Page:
1st Generation European Corn Borer Management in non-Bt Corn – Andy Michel, Kelley Tilmon
European corn borer (ECB) was once our most important corn insect, but its population has decreased over the past 20 years, likely due to Bt-corn that provides excellent protection. For this and other various reasons, many farms have switched to corn that does not contain Bt proteins to control ECB and other caterpillar pests. Keep in mind that ECB is not an extinct species—we can find ECB still flying around. This year, we have seen ECB feeding in conventional corn. ECB has 2 generations per year. Currently, we are seeing larval feeding on the leaves and in the whorl. Soon, and if not already, these larvae will tunnel through the stalk where they will usually continue to feed and pupate. Adults will emerge in late July-early August. Go to https://agcrops.osu.edu/newsletter/corn-newsletter/2017-19/1st-generation-european-corn-borer-management-non-bt-corn to finish reading this article.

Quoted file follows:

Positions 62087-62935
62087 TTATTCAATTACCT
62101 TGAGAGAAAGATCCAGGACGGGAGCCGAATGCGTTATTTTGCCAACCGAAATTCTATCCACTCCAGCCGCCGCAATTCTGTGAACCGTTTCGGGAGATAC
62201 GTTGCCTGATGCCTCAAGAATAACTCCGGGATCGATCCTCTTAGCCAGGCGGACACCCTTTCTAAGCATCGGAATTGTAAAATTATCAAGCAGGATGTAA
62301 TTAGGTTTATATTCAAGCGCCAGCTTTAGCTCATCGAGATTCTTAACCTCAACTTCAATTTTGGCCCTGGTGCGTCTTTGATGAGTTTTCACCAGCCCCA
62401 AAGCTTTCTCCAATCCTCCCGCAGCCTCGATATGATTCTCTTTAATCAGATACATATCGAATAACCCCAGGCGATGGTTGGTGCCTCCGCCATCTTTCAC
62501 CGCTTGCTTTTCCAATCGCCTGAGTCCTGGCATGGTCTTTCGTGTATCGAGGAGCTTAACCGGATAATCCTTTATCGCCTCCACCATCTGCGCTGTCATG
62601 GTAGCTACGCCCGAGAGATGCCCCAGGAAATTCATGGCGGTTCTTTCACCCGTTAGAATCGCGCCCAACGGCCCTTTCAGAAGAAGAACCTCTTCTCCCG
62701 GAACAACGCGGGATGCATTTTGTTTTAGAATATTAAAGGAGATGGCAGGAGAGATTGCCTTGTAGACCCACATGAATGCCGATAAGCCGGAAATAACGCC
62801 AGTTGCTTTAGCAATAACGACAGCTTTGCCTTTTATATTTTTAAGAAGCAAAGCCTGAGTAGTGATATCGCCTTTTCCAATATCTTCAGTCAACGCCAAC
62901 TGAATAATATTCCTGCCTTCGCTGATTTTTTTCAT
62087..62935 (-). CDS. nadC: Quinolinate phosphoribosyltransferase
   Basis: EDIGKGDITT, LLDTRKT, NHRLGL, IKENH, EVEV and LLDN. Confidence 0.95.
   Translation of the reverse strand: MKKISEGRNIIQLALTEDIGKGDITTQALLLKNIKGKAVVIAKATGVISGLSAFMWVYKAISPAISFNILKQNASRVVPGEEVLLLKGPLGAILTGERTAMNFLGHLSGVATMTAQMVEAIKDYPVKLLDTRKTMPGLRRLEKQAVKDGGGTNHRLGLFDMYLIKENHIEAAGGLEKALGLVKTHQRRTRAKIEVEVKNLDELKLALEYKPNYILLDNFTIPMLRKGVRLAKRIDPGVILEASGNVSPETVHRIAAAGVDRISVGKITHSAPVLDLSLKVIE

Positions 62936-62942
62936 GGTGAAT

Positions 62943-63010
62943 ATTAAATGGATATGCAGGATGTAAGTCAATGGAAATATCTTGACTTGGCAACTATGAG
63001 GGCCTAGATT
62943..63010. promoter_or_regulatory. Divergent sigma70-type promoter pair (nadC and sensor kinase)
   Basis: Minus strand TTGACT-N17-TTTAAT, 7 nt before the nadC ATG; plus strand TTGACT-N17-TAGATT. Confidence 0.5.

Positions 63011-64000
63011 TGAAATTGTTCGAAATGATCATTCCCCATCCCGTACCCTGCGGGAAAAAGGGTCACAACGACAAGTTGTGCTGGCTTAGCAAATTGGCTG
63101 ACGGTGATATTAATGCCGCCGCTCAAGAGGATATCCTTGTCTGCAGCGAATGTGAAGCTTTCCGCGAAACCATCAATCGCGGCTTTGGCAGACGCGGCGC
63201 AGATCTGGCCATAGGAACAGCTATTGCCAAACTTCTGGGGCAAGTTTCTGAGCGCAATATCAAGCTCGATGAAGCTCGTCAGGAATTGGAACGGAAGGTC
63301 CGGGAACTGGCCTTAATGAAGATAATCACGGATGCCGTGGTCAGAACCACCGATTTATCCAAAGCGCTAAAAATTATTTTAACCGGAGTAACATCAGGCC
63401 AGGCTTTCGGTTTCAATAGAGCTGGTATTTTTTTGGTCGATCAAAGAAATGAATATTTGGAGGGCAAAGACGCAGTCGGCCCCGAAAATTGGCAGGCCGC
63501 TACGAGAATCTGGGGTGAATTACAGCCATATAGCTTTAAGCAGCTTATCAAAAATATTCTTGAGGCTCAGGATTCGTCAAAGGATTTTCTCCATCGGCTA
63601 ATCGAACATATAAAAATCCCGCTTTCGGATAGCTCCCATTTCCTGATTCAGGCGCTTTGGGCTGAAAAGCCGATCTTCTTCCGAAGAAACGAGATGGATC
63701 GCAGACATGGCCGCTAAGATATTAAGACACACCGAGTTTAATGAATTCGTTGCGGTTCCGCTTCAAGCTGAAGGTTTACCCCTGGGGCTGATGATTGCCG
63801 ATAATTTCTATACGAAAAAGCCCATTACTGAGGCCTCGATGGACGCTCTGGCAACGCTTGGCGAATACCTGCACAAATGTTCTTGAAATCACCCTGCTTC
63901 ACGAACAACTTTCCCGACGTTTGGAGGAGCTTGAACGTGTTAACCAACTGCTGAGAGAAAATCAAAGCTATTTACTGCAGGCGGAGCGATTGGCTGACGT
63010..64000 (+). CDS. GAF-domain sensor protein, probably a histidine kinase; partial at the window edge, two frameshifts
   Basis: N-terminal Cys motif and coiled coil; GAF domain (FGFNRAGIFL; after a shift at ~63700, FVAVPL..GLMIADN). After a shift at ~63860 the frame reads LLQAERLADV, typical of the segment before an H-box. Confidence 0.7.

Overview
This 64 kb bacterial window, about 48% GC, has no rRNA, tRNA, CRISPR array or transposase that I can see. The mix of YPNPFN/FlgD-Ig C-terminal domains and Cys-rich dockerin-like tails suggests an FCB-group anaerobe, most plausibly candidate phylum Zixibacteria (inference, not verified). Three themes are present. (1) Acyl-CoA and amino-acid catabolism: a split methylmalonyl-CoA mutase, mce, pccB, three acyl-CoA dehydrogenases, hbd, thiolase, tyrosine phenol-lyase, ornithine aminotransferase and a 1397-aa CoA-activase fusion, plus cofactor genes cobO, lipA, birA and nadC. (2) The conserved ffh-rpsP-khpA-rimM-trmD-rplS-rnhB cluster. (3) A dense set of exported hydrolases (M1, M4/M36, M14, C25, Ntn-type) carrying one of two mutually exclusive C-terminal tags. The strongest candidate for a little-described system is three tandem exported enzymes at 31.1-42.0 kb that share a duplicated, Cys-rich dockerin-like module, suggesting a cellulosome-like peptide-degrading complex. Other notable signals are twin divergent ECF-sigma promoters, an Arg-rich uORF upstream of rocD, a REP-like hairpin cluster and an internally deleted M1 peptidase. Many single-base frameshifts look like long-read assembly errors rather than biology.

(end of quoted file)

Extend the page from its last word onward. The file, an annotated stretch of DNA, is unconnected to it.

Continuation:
What is the Nutrient Value of Wheat Straw? – Laura Lindsey, Ed Lentz
Wheat harvest is now underway. What is the nutrient value of the straw? The nutrient value of wheat straw is influenced by several factors including weather, variety, and cultural practices. Thus, the most accurate values require sending a sample of the straw to an analytical laboratory. However, “book values” can be used to estimate the nutrient values of wheat straw. In previous newsletters, we reported that typically a ton of wheat straw would provide approximately 11 pounds of N, 3 pounds of P2O5, and 20 pounds of K2O. A 2013 analysis of wheat straw collected at the OARDC in Wooster contained 14-18 pounds of N, 3-4 pounds of P2O5, and 20-23 pounds of K2O. To read more about the nutritional value of wheat straw left in the field, go to https://agcrops.osu.edu/newsletter/corn-newsletter/2017-20/what-nutrient-value-wheat-straw.